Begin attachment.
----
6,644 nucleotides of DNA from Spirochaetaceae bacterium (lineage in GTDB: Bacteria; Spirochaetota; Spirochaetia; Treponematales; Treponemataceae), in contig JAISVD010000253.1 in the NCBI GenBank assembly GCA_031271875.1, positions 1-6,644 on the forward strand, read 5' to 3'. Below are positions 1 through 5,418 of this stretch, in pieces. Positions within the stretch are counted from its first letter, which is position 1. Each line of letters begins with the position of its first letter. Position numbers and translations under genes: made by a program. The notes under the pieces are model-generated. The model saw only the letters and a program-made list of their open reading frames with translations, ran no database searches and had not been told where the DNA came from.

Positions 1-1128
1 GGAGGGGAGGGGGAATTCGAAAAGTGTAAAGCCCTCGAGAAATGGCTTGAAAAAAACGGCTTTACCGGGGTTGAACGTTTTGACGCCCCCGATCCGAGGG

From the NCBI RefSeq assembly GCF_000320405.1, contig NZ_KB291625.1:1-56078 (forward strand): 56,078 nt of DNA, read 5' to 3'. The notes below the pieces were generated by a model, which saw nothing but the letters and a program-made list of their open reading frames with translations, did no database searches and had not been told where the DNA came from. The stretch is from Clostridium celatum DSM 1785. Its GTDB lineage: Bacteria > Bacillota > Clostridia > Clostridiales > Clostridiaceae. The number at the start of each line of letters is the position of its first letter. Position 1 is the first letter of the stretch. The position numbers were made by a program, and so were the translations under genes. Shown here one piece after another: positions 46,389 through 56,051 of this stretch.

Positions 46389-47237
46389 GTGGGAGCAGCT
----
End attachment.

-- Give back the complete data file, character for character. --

6,644 nucleotides of DNA from Spirochaetaceae bacterium (lineage in GTDB: Bacteria; Spirochaetota; Spirochaetia; Treponematales; Treponemataceae), in contig JAISVD010000253.1 in the NCBI GenBank assembly GCA_031271875.1, positions 1-6,644 on the forward strand, read 5' to 3'. Below are positions 1 through 5,418 of this stretch, in pieces. Positions within the stretch are counted from its first letter, which is position 1. Each line of letters begins with the position of its first letter. Position numbers and translations under genes: made by a program. The notes under the pieces are model-generated. The model saw only the letters and a program-made list of their open reading frames with translations, ran no database searches and had not been told where the DNA came from.

Positions 1-1128
1 GGAGGGGAGGGGGAATTCGAAAAGTGTAAAGCCCTCGAGAAATGGCTTGAAAAAAACGGCTTTACCGGGGTTGAACGTTTTGACGCCCCCGATCCGAGGG

From the NCBI RefSeq assembly GCF_000320405.1, contig NZ_KB291625.1:1-56078 (forward strand): 56,078 nt of DNA, read 5' to 3'. The notes below the pieces were generated by a model, which saw nothing but the letters and a program-made list of their open reading frames with translations, did no database searches and had not been told where the DNA came from. The stretch is from Clostridium celatum DSM 1785. Its GTDB lineage: Bacteria > Bacillota > Clostridia > Clostridiales > Clostridiaceae. The number at the start of each line of letters is the position of its first letter. Position 1 is the first letter of the stretch. The position numbers were made by a program, and so were the translations under genes. Shown here one piece after another: positions 46,389 through 56,051 of this stretch.

Positions 46389-47237
46389 GTGGGAGCAGCT